Mother, youth adviser, social activist. Born on Aug. 2, 1922, in New York; died on May 1, 2014, in Toronto, of natural causes, aged 91.
Terry Goldstein could have been a rabbi, had she been born in a later era. And although she never had the title, she certainly deserved it for the guidance she gave to young people in forging their roles as Jewish leaders.
Born in the Bronx, Terry learned the power of family at a young age. She was 12 when her father died before her eyes in an amusement-park accident. Her mother, Lillian, was left alone to raise her and her younger siblings, Blanche and Gerry. Terry’s role as big sister gave her the nurturing skills she used for the rest of her life.
At the age of 20 she met her husband, Abe, when he was a soldier on furlough in New York. He had lost his mother when he was 13, and she found in him a kindred spirit. After eight weeks they married, and for more than 50 years he was the supportive man behind the powerful woman Terry would become.
Unfortunately, she inherited her mother’s lack of culinary skills. Although she tried to cook and bake, she never quite got there. Every night during their first week of marriage, so the family story goes, she would present a burned casserole or overcooked chicken, and Abe would kindly say: “How did you know I wanted it well-done?”
She also inherited her father’s spiritual side. After his death, her mother, although Jewish herself, had abandoned the strong and passionate ritual observances he had brought into their home. As a young wife and mother, Terry found she missed that solid spirituality and longed to establish it in her own family. She and Abe joined a Reform synagogue and there Terry found her passion – and her talent – as a youth adviser. When she discovered there was no social group for teenagers to experience Judaism together, she marched in to the rabbi’s office to demand he start one. “You do it!” he challenged. And she did.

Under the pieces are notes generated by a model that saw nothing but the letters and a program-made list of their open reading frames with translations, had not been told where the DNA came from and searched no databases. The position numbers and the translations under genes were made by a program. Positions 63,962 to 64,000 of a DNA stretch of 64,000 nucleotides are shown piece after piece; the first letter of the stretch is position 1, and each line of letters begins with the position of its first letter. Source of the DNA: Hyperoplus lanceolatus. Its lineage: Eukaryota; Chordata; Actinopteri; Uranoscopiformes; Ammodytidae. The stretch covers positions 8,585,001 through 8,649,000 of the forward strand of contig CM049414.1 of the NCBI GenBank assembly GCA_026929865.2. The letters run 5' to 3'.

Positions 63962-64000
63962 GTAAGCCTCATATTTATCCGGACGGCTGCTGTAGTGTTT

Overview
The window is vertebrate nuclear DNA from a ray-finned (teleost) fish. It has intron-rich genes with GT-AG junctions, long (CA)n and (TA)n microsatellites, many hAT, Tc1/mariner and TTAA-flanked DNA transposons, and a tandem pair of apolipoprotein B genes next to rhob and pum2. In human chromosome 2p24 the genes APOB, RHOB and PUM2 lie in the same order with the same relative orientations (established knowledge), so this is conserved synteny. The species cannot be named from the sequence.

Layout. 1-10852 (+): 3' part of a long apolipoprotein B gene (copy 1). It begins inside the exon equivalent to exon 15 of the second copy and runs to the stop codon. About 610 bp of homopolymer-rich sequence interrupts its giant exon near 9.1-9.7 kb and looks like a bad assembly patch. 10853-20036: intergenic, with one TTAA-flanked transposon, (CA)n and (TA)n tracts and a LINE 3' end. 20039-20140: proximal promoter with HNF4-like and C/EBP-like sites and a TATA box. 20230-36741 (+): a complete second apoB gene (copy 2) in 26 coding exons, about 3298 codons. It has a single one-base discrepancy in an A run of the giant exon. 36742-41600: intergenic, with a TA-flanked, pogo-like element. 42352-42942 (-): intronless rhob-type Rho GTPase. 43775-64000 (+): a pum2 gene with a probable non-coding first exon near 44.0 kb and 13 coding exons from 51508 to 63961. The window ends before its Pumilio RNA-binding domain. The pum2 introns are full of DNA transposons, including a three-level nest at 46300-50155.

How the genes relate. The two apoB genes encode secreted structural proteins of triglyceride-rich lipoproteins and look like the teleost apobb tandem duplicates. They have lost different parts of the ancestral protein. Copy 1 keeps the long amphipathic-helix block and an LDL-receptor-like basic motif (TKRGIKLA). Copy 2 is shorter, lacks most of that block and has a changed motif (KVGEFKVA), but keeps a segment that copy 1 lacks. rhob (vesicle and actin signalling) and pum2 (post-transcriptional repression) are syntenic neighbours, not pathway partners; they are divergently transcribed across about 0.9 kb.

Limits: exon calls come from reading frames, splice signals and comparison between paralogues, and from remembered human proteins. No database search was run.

The Temple Youth Group of her small synagogue was born and soon joined the organization of Reform synagogue youth groups, the National Federation of Temple Youth. When the regional body noticed her organizational skills and enthusiasm, and the admiration the teenagers had for her, she became head of all New York Reform youth groups. In 1963, when she was 41, the national office spotted her and made her the director of NFTY, which included youth groups in the 50 states and all Canadian provinces.
For 21 years she – an uneducated, working-class Bronx kid – was the only woman and the only non-rabbi to command the respect of an entire movement. Known affectionately as TYG (her own initials echoed that of Temple Youth Group), she travelled to every region, including in Canada, to be involved with “her kids.” Many of them became rabbis, cantors, Jewish educators and scholars. One of them really was her kid: daughter Elyse, who has served as a rabbi in Toronto for 30 years and was the first woman to lead the Toronto Board of Rabbis.
For 15 summers, Terry held court at Kutz Camp in upstate New York where she taught up-and-coming Jewish leaders (and supplied them with late-night contraband candy). She led busloads of teenagers on anti-Vietnam War and pro-choice marches as part of the social justice programs of NFTY.
Terry loved Friday-night dinners where friends and colleagues were welcomed with open arms, but she always kept the biggest hugs for her daughters Elyse and Marsha, and for Abe. After Marsha died in 1992 and Abe passed away two years later, and as her memory began to decline, Terry moved to Toronto in 2005 to be closer to Elyse, son-in-law Baruch and beloved grandsons Noam, Carmi Yonah, and Micah.
Although Terry eventually lost all her memory, she will not be forgotten by those whose lives she touched.
Elyse Goldstein is Terry’s daughter.
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